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Antrim Shale Natural Gas Play in Michigan: 30 years later, A Retrospective


The modern phase of natural gas production from the Antrim Shale in Michigan began in 1986 and peaked at nearly 200,000,000 MCF per year in 1998. Cumulative production through the end of 2014 was 3,390,577,266 MCF (nearly 3.4 trillion cubic feet) of natural gas. With over 11,000 producing wells completed over the past thirty years, the Antrim shale of Michigan is one of the most extensively drilled and longest-lived of the U.S. shale gas plays. After thirty years of developmental history it is useful to examine the past history of the play and speculate as to the future development that may be likely.

After the play production peaked in 1998, the average annual production decline has been around 4.5 percent. Development began on 40 acre unit spacing and progressed to 80 and 160 acre well spacing. Commercial development has been limited to a broad swath across the northern portion of the State of Michigan. It is limited up dip by the truncated erosional edge of the formation subcropping beneath the Glacial Drift and down dip by high salinity formational brine that inhibits growth of methanogenic bacteria that generated the biogenic gas.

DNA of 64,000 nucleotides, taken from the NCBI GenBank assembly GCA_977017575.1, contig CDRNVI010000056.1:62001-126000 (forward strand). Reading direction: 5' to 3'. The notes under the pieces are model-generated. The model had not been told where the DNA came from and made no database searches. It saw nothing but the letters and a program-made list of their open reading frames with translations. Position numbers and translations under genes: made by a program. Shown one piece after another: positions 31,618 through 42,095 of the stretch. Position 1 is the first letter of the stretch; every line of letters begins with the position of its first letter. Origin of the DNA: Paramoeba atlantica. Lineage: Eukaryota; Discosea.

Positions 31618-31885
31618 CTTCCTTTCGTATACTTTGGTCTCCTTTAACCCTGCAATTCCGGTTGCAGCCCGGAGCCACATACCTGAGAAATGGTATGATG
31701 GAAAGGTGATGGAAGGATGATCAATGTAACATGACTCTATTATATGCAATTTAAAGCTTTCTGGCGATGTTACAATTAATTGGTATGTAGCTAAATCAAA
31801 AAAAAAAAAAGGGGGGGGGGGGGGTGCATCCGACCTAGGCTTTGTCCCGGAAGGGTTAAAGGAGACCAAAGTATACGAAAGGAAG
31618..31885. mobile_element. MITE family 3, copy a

Several areas of exploration have been attempted in other regions of the MichiganBbasin but have failed to yield commercial production to date. Limited tests in the basin center to explore the oil window have been likewise unproductive. Although some horizontal wells have been completed, most of the play was developed using vertical wells.